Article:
If you are concerned about the environment, go green with a real Christmas tree. It’s the best and most sustainable Christmas tree choice.
Like many small farmers, we live on the land we farm and so we are connected to it in a unique way. We care about being responsible stewards of our land as well as the health and well being of all those who work with us and live around us. We honor our land, our Hart-T-Tree Farms family, and our broader community by using reasonable farming practices and an integrated pest management system.
We know that Christmas trees are green, but are they eco-friendly? It’s a debate that continues season after season. The short answer is yes, compared to an artificial tree, a real Christmas tree is more eco-friendly. How did we arrive at that conclusion? Read the articles below to discover more about real Christmas trees.
First, however, let’s put the issue in perspective. Your choice of Christmas tree is not going to have a significant environmental impact. If you are really concerned about the environment, consider making more earth-friendly choices in your daily routine – like riding a bicycle to work, turning the water off while brushing your teeth, or using a reusable shopping bag. Doing those things, even over a couple of days, will have a greater impact on the environment than your choice of Christmas tree.
But back to the question: How Green are Christmas Trees?
The Great Christmas Tree Debate: Real vs. Artificial?
There are a number of reasons why an individual or family might choose a real tree or an artificial tree for Christmas, but if your choice is based on which tree is more earth-friendly, environmentalists across the nation have come to a fairly clear-cut consensus: real is better.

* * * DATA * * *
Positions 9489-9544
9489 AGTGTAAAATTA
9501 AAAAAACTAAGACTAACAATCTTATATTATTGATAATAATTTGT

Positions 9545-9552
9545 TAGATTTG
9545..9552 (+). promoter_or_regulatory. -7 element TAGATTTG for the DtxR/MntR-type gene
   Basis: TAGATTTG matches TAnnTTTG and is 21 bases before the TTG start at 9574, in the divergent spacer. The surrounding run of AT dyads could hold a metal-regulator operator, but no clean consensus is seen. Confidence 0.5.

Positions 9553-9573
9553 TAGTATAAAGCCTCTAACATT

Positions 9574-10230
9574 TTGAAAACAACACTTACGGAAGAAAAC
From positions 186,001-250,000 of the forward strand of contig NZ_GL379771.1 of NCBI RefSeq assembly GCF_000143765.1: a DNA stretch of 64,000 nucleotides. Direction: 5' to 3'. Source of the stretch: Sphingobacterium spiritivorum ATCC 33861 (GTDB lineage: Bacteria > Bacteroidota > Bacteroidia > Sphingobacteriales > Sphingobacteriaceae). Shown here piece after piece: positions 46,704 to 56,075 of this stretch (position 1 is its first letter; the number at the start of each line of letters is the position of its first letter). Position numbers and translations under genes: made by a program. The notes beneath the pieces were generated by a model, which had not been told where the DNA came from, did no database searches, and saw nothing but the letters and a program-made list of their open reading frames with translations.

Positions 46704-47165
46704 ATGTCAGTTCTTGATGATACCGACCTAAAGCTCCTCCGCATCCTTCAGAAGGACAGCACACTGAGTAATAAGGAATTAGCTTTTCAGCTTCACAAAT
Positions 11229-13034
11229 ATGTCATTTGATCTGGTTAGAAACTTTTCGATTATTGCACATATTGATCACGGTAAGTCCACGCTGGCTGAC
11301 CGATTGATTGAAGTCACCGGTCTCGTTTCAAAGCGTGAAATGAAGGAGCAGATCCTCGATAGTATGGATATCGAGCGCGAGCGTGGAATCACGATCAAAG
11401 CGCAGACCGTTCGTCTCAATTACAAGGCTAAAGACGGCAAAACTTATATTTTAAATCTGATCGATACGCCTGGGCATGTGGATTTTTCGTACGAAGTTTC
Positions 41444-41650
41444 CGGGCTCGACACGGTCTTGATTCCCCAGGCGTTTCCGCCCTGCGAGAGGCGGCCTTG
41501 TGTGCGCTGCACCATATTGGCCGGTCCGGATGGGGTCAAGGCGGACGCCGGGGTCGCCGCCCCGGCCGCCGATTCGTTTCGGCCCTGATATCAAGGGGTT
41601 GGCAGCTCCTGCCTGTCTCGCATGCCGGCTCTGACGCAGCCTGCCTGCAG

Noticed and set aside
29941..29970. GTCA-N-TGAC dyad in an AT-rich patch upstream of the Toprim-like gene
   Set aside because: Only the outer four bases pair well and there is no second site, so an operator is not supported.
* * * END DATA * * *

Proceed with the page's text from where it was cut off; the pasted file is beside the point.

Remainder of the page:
There are several reasons that a real tree is more eco-friendly than an artificial tree, but the primary reason is because an artificial tree is non-biodegradable. Most artificial trees are made from Polyvinyl Chloride (PVC) plastic that will sit in landfills forever. Also, according to the U.S. Environmental Protection Agency, when produced or burned, artificial trees release dioxins that can cause liver cancer and developmental problems.
According to a Life Cycle Assessment conducted in 2009 by Ellipsos (a consulting firm in Montreal that specializes in sustainable development) that compared the environmental impact of a real (or natural) tree vs. an artificial tree, artificial trees have a greater overall impact on climate change. The carbon emissions used in the production and transport of artificial trees are greater than the carbon emissions used in the production and transport of real trees. Interestingly enough, the study also noted that “Carpooling or biking to work only one to three weeks per year would offset the carbon emissions from both types of Christmas trees.”
What about the impact of a real, farmed Christmas tree on the surrounding eco-system? All factors considered, if farmers practice integrated pest management farming methods and keep pesticide use to a minimum, Christmas trees can have a positive impact on the environment. See our section on Christmas Trees & The Environment below for more details.
For more information about real vs. artificial, check out these articles and studies:
Christmas Trees: Farm vs. Forest
It is difficult for some individuals and families to imagine chopping a tree down, just to display it for 4-5 weeks at Christmas time. It seems sad and wasteful and so they opt for an alternative to a real tree. However, real Christmas trees do not come from forests. They come from farms. They are an agricultural crop, similar to produce, flowers, or plants. They are planted to be harvested and to proudly serve as the centerpiece of your Christmas season.